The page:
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Predictive Quality – What It Is and Who Can Benefit

Quality controls of components are essential for manufacturing companies. Depending on the type of component, the checks lead to high non-productive times . 100% controls are therefore often not economical. In addition, quality controls can usually only be carried out after the manufacturing process. This means that reacting to errors is only possible at the end of the entire production process – when the defective components have already been produced.

One possible solution: Predictive Quality. With this approach, the quality of components is predicted in parallel with the process using AI models – based on production data acquired at high frequency. This enables 100% checks, reduces non-productive times and detects process errors at an early stage.

Predictive Quality – What Is It?

When we talk about ‘predictive quality’ we mean the approach of predicting component quality in parallel with the process. The resulting component quality is derived from current production data, for example using an artificial neural network (ANN) .

The network learns connections between the production data and the required quality characteristics of manufactured components. The network can be used to predict quality characteristics for new production data . In the area of ​​machining, this can be form deviations, for example.

Which Data is Suitable For Predictive Quality?

For process-parallel quality control, two types of data is needed: production data and data for assessing the component quality. The drive currents of the machine axes are particularly suitable as production data in the area of ​​cutting machine tools. These are already available as machine-internal signals in the machine control. Various methods can be used to access this data.

Most control manufacturers offer their own interfaces for acquiring machine signals. Real-time capable fieldbus systems such as Profibus or Profinet offer the possibility of recording machine-internal signals at high frequencies. In addition, open standards such as OPC UA or MTConnect are also becoming increasingly popular. The latter can usually be implemented with less effort, but have a lower sampling frequency.

Before choosing the interface, you should answer these questions:

– What interfaces does the control offer?
– What data do I need? Can this data be accessed via the respective interface?
– What sampling rate do I need to evaluate the data?
– How many different data streams do I want to transfer?
– How quickly do I want to be able to react to the transferred data?

In order for an artificial neural network (ANN) to be trained for quality prediction, quality control data must also be recorded in addition to the production data. CNC-controlled measuring machines in particular offer great potential: They record measurement data automatically and with high repeatability and make them available for further use. However, data from analog measuring equipment can also be used for predictive quality. The quality of the measuring equipment used determines the maximum achievable accuracy of the quality prediction.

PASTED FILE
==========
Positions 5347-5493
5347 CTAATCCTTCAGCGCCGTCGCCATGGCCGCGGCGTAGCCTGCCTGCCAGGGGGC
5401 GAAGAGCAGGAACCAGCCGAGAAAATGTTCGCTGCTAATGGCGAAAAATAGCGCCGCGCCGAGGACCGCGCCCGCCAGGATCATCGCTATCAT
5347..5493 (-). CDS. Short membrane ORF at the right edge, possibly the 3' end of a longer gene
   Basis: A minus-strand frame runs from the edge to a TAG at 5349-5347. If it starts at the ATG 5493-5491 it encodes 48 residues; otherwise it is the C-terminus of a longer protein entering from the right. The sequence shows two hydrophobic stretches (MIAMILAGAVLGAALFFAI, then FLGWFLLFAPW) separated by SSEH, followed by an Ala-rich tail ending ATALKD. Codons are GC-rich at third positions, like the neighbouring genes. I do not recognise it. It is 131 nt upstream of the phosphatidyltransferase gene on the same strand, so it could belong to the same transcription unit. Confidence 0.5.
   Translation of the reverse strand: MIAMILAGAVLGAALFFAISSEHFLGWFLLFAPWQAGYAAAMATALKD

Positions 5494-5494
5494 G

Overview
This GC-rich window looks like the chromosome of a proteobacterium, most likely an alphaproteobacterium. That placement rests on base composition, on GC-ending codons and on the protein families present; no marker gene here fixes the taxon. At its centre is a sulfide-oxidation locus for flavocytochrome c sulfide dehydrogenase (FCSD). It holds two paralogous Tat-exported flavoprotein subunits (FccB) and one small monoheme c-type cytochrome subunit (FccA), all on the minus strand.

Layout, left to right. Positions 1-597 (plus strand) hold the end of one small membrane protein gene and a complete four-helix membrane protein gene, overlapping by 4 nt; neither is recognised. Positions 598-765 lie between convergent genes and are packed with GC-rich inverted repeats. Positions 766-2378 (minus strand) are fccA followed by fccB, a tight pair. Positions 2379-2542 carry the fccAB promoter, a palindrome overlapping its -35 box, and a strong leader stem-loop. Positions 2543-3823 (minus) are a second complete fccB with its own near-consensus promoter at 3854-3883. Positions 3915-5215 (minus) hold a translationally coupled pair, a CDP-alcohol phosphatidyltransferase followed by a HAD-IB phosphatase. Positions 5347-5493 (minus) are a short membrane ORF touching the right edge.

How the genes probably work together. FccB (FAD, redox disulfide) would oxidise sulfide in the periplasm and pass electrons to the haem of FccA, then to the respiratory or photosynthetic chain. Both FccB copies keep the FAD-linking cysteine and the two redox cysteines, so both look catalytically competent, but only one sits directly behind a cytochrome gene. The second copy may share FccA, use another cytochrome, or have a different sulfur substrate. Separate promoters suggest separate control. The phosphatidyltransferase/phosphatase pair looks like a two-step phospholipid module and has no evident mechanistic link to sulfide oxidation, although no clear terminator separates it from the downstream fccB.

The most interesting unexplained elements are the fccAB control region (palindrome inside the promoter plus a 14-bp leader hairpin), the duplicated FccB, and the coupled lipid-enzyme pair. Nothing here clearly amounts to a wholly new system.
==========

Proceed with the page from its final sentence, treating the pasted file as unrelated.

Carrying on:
How Is The Artificial Neural Network Trained?

In the next step, you train your AI with the recorded production and measurement data. The goal is to predict the quality before the measurement and thus be able to react more quickly to quality changes or to make quality control unnecessary in the long term. Artificial neural networks can also learn complex relationships based on a variety of data. Production data represents the input variables and the quality control data represents the output variables of the neural network.

Spindle torque of a milling process to predict shape deviations and the surface quality of the milled component

The neural network is trained, for example, using ‘supervised learning. Provide the ANN with the input and output variables to teach it the correlations between the inputs and the corresponding outputs. These correlations are stored in the parameters of the network. The trained AI model is then able to predict the associated quality characteristics of the manufactured components based on new production data.

Predictive Quality – Which Companies Can Benefit From It?

Quality controls of manufactured components are an indispensable step for all manufacturing companies. In particular, productions in which manufacturing processes are frequently recurring (for example in series production) benefit from predictive quality. However, the principle can basically be implemented in all manufacturing processes, for example to predict shape and position errors in the manufactured components. The approach is less suitable for small batch sizes of frequently changing products. However, Predictive Quality can also be used across products for similar or identical form elements.

Predictions made by neural networks do not achieve 100 percent accuracy. They cannot therefore completely replace quality controls. Nevertheless, the tolerance of the predicted quality variables can be quantified using the ascertainable accuracy of the network. This tolerance helps in assessing whether the ANN meets the quality control requirements or not.

Author: Aleks Arzer Research Assistant – Institute of Manufacturing Technology and Machine Tools

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